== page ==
- EPA takes control of Stawell Tyre Yard
- Stawell tyre dump sold to Panama internet marketing company
- Stawell Tyre Yard recycling effort plunged into uncertainty as EPA slams slow progress
Environment Protection Authority Victoria seized control of Stawell’s notorious rubber stockpile on Wednesday.
But the government agency has been threatened with a multi-million dollar Supreme Court lawsuit by the previous site owner, who said the EPA and CFA “forced” Used Tyre Recycling Corporation (UTRC) to spend “millions of dollars for no reason”.
UTRC chief executive Matthew Starr also said they would be suing for “tortious interference in its business operations”.
EPA chief executive Nial Finegan said they stepped in to remove the tyres after no “obvious activity” to recycle the used tyres at the site for an extended period of time.
“It is EPA’s view that the stockpile is being handled in a manner by the owners that is likely to cause an environmental hazard,” he said.
“We are taking action after repeated failure by the site’s owners to comply with EPA notices and a Country Fire Authority (CFA) Fire Protection Notice issued to reduce the risk of fire at the site to protect the community.
“Every attempt has been made to find a solution within the regulatory parameters available.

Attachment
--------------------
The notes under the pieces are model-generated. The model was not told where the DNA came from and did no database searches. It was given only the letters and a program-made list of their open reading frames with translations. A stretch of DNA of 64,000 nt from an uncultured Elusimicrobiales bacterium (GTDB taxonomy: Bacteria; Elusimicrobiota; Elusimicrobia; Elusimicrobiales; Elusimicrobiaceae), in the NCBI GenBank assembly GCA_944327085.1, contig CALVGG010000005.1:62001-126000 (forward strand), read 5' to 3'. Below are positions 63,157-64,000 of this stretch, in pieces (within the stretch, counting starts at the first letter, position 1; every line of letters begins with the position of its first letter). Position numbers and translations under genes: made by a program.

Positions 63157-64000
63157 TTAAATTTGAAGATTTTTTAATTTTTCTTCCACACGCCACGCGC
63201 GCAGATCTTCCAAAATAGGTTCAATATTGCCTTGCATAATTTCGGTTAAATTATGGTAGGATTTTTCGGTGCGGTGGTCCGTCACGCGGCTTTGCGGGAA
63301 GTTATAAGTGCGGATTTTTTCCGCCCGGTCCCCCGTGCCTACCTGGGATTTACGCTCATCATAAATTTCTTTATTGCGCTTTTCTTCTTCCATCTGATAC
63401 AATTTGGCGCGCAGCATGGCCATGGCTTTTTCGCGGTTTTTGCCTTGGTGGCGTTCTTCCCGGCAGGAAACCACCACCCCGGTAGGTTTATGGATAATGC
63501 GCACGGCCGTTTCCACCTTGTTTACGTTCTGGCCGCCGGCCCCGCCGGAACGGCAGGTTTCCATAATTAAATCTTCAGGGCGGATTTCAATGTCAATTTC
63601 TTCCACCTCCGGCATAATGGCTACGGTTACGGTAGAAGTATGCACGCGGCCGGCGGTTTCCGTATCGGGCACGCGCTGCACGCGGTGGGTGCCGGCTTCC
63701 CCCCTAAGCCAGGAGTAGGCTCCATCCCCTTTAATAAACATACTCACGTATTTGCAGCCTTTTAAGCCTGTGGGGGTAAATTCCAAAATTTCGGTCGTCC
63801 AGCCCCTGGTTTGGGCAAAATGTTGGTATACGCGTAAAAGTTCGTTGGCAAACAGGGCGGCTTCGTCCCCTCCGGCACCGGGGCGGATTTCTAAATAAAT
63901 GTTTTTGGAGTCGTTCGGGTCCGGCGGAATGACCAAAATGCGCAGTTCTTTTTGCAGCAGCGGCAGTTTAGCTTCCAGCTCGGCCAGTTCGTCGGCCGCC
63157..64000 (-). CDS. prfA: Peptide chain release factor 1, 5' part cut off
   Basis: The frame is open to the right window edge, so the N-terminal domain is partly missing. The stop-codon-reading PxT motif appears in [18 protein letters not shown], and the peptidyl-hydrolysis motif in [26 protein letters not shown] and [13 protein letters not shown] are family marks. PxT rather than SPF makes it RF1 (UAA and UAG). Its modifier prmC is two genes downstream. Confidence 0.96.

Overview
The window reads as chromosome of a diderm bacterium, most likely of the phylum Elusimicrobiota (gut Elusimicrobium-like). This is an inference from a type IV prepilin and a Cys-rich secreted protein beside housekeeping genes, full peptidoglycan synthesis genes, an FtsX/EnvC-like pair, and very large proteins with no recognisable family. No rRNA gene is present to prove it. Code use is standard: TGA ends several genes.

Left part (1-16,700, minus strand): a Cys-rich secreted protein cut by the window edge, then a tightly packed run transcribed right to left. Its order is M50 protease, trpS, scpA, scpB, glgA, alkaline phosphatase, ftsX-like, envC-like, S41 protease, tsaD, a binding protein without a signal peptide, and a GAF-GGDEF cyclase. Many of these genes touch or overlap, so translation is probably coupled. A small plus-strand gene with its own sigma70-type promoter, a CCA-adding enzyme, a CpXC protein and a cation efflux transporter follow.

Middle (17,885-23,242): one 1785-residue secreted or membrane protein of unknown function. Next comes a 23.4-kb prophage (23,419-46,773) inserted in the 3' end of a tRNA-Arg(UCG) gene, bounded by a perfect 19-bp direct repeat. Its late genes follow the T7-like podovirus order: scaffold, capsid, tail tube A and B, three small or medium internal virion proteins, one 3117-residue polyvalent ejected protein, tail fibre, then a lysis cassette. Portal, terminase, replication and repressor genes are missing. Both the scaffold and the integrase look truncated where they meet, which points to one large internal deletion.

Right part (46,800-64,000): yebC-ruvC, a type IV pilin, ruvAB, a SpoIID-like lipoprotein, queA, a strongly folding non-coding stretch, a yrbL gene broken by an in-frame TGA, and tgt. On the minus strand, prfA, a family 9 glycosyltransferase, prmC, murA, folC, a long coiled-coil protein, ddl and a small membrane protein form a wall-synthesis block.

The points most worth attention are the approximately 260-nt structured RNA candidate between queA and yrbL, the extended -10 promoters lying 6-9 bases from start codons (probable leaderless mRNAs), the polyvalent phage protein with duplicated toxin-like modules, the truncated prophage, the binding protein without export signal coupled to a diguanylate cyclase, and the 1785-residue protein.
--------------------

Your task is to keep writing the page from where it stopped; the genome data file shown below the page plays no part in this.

“It is only after repeated failure by the owners of the tyre stockpile in Stawell to comply with EPA notices and with a CFA Fire Protection Notice, that has led EPA to take steps to take charge of the site and effect a clean-up.
Mr Starr claimed his company had to deal with significant red tape and “financially unrealistic demands” by the EPA before ownership of the tyre yard switched to Panama company Internet Marketing Solutions Corp on March 30.
“The EPA was finally forced to transition from a 'no money to clean-up problems - everyone else has to pay for our problems' to 'an unlimited open check book' to get things done within just two weeks,” he said.
“Unfortunately, the EPA and CFA have deliberately destroyed the land that UTRC has a licence over, meaning that it is impossible for UTRC's globally acclaimed and patented Used Tyre Pyrolysis plant to be built in Stawell,” Mr Starr said this week.